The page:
It pains me to think that I spent more than half of my life laboring under the delusion that Swiss cheese had anything to do with those shrink wrapped plasticky yellow bricks from the supermarket dairy case.
I fondly remember the first time I smelled apenzeller. After experiencing the smells of the cows and the fields, its pungency made sense, and melded with my olfactory expectations neatly. I realized terroir could apply to cheese.
Here are some typical cheeses that you will find in Switzerland, and that you can source from fine cheese purveyors locally or on line.
Emmental – This is what we typically call “Swiss cheese” and has distinctive holes. These occur as a result of the natural bacteria that curdles the milk and continues to bubble in the later stages of production. A true Swiss emmental is subtle and savory in flavor, nothing like its evil grocery store counterpart.
Appenzeller – Want to clear a room in a hurry? Try this stinky wonder. With its funky pungency and hints of fruit in its flavor, this typical regional cheese pairs well with fruit. It is a smooth, firm cheese made with cows milk, and it too may have holes.
Gruyere – One of my favorites, this savory cows milk cheese is hearty, rich, and satisfying, and it is a great cheese for melting. It is often used in fondue. It has a spicy, nutty flavor and a healthy pop of salt and is great with a red wine.
Berggenuss – This is another mildly pungent mountain cheese with a smear rind. Its name means treat in the dialect, and that is apt, especially when its flavors and spice come alive with even a small amount of aging.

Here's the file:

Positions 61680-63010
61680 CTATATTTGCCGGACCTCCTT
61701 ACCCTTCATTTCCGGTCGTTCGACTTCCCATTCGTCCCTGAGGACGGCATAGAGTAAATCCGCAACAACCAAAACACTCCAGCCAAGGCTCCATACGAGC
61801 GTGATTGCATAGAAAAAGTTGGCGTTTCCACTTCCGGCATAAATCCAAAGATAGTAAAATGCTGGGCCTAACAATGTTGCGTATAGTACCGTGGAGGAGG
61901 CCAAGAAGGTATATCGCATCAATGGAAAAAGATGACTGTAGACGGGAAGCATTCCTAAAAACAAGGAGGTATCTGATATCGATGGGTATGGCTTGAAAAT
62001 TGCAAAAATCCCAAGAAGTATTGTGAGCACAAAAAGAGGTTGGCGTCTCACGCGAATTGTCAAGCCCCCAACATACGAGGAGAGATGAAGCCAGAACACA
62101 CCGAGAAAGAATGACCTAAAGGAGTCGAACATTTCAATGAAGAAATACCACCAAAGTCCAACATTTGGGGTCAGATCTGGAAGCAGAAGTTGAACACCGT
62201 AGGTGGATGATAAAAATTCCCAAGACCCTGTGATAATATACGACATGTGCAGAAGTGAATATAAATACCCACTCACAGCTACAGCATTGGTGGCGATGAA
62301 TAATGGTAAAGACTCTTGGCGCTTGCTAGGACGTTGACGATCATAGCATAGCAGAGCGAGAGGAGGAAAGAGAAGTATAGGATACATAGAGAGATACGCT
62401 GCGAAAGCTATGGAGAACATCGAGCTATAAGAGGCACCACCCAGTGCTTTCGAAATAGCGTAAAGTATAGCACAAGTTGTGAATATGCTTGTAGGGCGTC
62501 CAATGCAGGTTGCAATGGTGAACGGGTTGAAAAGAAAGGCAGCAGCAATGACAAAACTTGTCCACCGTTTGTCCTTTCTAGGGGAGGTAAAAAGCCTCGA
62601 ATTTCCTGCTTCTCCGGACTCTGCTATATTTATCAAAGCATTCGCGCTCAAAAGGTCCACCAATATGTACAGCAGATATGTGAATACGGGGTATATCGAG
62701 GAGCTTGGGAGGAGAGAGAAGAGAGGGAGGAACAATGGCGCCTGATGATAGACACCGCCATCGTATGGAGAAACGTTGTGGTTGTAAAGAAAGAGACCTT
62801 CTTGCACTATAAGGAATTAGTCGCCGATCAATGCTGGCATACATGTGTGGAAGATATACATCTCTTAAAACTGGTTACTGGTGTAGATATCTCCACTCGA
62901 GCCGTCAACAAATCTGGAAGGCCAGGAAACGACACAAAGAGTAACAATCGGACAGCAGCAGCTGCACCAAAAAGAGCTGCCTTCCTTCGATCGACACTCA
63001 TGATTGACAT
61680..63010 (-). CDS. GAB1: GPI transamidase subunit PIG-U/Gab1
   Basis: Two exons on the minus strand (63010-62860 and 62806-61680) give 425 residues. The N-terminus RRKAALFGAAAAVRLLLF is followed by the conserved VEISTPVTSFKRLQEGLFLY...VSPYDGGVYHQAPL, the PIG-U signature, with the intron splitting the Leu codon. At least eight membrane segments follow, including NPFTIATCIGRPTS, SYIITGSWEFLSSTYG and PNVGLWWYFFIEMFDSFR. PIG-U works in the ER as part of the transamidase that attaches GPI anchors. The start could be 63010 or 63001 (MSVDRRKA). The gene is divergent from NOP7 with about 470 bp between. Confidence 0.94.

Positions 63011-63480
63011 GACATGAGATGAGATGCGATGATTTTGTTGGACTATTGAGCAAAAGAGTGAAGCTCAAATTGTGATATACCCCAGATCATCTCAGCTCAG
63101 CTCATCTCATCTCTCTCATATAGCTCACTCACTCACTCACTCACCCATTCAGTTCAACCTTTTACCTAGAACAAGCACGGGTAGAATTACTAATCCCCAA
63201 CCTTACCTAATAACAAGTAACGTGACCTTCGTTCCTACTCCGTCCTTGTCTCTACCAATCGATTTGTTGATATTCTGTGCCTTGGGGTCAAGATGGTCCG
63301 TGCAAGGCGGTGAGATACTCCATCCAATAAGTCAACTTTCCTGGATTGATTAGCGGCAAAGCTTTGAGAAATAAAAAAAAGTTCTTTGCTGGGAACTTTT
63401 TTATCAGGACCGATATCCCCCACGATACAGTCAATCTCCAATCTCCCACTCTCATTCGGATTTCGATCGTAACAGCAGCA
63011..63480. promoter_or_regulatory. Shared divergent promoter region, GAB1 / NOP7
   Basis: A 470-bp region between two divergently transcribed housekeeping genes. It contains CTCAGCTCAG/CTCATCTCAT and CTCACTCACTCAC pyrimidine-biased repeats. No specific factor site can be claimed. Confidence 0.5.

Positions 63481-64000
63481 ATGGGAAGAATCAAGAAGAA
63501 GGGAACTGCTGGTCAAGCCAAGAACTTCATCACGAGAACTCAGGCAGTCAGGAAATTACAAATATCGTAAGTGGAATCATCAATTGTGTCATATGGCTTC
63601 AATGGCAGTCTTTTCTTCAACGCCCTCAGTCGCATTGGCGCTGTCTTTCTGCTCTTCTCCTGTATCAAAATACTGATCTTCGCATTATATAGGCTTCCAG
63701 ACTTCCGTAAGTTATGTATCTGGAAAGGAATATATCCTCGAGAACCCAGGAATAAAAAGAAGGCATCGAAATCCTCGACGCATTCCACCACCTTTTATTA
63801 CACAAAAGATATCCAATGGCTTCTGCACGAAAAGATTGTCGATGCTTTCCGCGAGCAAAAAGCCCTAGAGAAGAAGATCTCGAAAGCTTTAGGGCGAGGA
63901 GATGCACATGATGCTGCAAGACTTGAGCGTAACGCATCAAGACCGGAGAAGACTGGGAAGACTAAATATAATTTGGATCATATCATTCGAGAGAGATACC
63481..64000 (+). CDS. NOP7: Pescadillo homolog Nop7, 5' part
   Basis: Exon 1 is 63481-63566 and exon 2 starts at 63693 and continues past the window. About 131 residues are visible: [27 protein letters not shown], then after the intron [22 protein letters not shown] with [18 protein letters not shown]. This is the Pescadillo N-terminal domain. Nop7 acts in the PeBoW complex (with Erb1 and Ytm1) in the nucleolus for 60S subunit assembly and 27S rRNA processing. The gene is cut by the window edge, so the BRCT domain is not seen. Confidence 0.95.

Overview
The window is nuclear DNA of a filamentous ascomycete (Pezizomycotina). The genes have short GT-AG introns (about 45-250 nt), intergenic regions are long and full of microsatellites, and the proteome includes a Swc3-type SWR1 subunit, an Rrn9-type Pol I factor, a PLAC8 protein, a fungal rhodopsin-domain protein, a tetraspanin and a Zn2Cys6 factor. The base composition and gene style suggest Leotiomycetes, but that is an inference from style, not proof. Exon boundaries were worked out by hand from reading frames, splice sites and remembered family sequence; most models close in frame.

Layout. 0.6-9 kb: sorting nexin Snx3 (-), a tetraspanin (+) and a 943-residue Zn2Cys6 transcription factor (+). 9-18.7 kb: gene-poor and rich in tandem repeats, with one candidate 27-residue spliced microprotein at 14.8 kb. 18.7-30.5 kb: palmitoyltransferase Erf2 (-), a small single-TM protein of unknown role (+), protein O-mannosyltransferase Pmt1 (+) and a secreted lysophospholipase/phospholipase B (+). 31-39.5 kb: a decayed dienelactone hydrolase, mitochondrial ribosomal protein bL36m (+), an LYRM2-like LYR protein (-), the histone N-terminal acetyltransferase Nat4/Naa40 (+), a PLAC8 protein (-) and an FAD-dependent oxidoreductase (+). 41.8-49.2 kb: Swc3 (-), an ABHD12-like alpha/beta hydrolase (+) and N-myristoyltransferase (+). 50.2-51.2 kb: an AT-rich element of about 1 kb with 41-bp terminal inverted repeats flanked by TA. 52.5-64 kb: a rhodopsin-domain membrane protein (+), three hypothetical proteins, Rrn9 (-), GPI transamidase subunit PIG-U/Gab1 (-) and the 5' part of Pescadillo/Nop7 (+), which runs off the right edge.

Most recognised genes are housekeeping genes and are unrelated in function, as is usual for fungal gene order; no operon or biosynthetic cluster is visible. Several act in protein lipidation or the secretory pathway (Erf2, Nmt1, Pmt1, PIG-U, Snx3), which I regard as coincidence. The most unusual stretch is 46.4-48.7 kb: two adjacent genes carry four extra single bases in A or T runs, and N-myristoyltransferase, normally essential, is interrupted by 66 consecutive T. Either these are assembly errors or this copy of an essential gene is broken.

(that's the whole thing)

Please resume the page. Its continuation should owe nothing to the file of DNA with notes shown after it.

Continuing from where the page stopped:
AOP – Swiss cheeses are generally particular to regions and the local variables they add to the process (and even the diet of the cows that produce the milk). AOP, Appellation d’Origine Protégée, means that a cheese is made in a designated, recognized region and only there. It is a sign of high quality and authenticity and guarantees a good product.
Raclette – Swiss raclette is a very particular thing, a communal meal that centers around a halved wheel of semi-hard cheese that is slowly melted and scraped onto individual plates to be eaten with plain potatoes, gherkins, and pickled onions, which help cut its richness. Raclette cheese is a rich, semi hard cheese, though any of these cheeses listed above can be substituted.
Fondue – Another favorite in Switzerland is fondue, traditionally made of cheese, seasonings, a thickening agent like corn starch, and kirsch (or wine), melted in a crock over a flame. Shortcuts are used in many Swiss households, with pre-packaged ingredients, but the appeal is the same. Fondue brings people together to drudge cubed bread through a communal pot of melted cheese. This is still very popular in Switzerland.
We will explore the world of Swiss cheeses during our upcoming Virtual Weekend in Switzerland. We hope1 you can join our Swiss colleague for a guided tasting of some of Switzerland’s finest dairy. We hope to see you on Zoom, and we look forward to sending you to the Alps on a Swiss Untour soon.